Summer is here, and so is the deliciously plump, juicy tomato. Here’s a roundup of the top seasonal recipes using this oh-so-scrumptious fruit.
They don’t call it an heirloom for nothing. Unlike other fruits and vegetables, the tomato holds a special place in our hearts. For foodies, it’s an ingredient boasting fabulous flavor and incredible versatility. But for everyone else, the tomato is synonymous with summer produce and local ingredients.
Whether you spent the season out in the country, at the lake, down the shore, or tending to your grandmother’s backyard garden, everyone remembers the taste of a perfectly ripe tomato. It's a quintessential summer ingredient. Put a slathering of mayo, a sprinkle of pepper and a generous slice between two pieces of bread, and you’ve got pulpy pleasure just begging to be devoured.
Heaven in your hands, nostalgia in a can
So, why are tomatoes such a good pick for summer? It’s not all about those cherished childhood memories. In fact, there are multiple reasons why this vine-ripened renegade has emerged as the go-to produce of the season (perhaps only rivaled by corn). And by the way, if you’re still interested in the famous fruit vs. vegetable debate, be sure to check out our recent article.
Here are a few fast facts relating to tomatoes and their summertime popularity:
- During summer, tomatoes are at the peak of ripeness. That’s right. It’s called ‘tomato season’ for a reason. From the middle of summer until early fall, the crop officially pops, allowing the flesh of the tomato to achieve its optimal flavor and perfectly tender texture. This makes the fruit an ideal complement for all your hot and cold recipes.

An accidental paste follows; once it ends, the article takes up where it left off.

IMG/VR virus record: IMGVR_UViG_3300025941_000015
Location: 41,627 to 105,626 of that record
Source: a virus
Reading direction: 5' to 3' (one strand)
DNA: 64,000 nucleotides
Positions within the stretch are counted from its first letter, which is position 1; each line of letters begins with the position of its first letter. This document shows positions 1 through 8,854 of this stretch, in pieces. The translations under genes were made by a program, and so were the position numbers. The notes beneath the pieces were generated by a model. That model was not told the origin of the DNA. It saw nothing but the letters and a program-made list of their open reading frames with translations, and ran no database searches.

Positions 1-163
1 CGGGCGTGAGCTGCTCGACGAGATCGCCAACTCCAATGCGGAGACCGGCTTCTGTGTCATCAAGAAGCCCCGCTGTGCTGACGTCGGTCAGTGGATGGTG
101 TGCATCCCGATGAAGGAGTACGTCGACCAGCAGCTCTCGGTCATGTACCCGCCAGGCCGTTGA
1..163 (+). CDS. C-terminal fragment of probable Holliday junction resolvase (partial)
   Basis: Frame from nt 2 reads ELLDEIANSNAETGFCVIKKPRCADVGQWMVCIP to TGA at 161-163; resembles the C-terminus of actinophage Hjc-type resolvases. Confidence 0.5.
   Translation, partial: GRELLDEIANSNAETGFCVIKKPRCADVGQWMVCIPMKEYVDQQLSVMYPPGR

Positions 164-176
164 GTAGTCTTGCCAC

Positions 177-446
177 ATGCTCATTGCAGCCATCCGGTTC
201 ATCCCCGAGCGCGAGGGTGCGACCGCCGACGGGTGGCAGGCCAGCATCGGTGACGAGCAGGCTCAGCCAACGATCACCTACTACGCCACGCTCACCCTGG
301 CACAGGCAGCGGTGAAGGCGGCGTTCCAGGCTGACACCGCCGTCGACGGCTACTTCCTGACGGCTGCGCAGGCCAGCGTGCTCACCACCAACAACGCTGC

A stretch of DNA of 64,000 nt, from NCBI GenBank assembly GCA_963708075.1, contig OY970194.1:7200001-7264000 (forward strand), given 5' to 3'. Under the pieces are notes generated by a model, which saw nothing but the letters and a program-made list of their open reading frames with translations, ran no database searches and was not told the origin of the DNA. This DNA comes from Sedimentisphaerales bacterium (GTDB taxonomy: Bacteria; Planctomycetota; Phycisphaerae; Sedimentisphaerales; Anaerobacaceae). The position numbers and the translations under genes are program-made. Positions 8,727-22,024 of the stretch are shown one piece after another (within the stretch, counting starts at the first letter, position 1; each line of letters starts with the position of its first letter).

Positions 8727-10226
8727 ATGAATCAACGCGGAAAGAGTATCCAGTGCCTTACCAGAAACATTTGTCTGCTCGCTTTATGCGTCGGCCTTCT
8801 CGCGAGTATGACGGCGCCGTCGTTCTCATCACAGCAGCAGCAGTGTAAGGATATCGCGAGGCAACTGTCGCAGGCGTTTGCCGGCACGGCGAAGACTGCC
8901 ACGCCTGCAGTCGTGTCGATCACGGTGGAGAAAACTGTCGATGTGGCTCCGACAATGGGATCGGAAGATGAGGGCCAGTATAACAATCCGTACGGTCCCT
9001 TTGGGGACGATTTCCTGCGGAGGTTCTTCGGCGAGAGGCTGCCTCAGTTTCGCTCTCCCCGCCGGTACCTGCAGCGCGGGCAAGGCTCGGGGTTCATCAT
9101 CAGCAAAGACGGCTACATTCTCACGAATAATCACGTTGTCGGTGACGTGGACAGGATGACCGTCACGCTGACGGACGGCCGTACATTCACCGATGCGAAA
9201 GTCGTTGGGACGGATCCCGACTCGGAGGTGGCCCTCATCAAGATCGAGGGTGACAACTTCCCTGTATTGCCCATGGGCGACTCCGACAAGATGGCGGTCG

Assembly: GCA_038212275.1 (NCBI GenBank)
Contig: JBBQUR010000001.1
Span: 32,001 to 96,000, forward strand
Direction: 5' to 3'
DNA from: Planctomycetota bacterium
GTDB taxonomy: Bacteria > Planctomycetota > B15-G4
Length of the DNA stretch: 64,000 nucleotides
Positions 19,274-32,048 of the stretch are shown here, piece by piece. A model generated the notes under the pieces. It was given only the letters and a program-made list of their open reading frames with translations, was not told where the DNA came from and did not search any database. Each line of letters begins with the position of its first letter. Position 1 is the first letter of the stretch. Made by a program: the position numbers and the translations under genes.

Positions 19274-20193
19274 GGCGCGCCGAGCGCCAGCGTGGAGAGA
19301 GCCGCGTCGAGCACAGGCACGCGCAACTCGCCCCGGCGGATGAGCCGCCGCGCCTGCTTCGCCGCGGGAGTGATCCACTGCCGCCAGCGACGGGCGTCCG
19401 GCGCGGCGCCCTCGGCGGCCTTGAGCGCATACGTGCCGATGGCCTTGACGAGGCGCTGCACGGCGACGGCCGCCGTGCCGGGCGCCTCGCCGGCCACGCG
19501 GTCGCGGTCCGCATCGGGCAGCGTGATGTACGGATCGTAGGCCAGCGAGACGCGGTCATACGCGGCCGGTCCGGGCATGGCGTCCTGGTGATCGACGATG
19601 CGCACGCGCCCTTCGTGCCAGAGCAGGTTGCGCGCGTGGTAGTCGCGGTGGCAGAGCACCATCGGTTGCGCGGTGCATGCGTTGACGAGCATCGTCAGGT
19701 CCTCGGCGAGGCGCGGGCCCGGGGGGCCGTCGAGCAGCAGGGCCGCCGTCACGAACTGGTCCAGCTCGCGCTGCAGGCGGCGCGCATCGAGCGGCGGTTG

- There are over 10,000 types of tomato. Some people say they don’t like the tomato’s strange flavor combination of sweet, sour and savory. But in reality, there are countless kinds of tomato just ripe for the trying. Whether eaten cooked, raw, sliced or sauced, there’s a special species and unique preparation for every discerning palate.
- Absence makes the heart grow fonder. Sure, you can always grab a canned of crushed tomatoes from the shelf. And the supermarket keeps an easily accessible stock of little red guys all year long. But have you ever tasted the difference in summer? When you finally bite into that delectably fresh, juicy flesh, you never want to go back.
Our Top Tomato-Centric Recipes
Now that you understand the utter amazement of the summer tomato, it’s time to put your culinary skills to the test. Grab your favorite cookware, and let’s try out a few meals inspired by the season’s most popular produce.
Homemade Tomato Sauce
Ever notice that mom used to do all of her canning in the summertime? Since tomatoes are especially ripe, it’s the best time to whip up some Sunday gravy and keep a few batches stored for fall and winter. Of course, you can always enjoy fresh sauce for your weeknight pasta, pizza, flatbreads and other summer fare.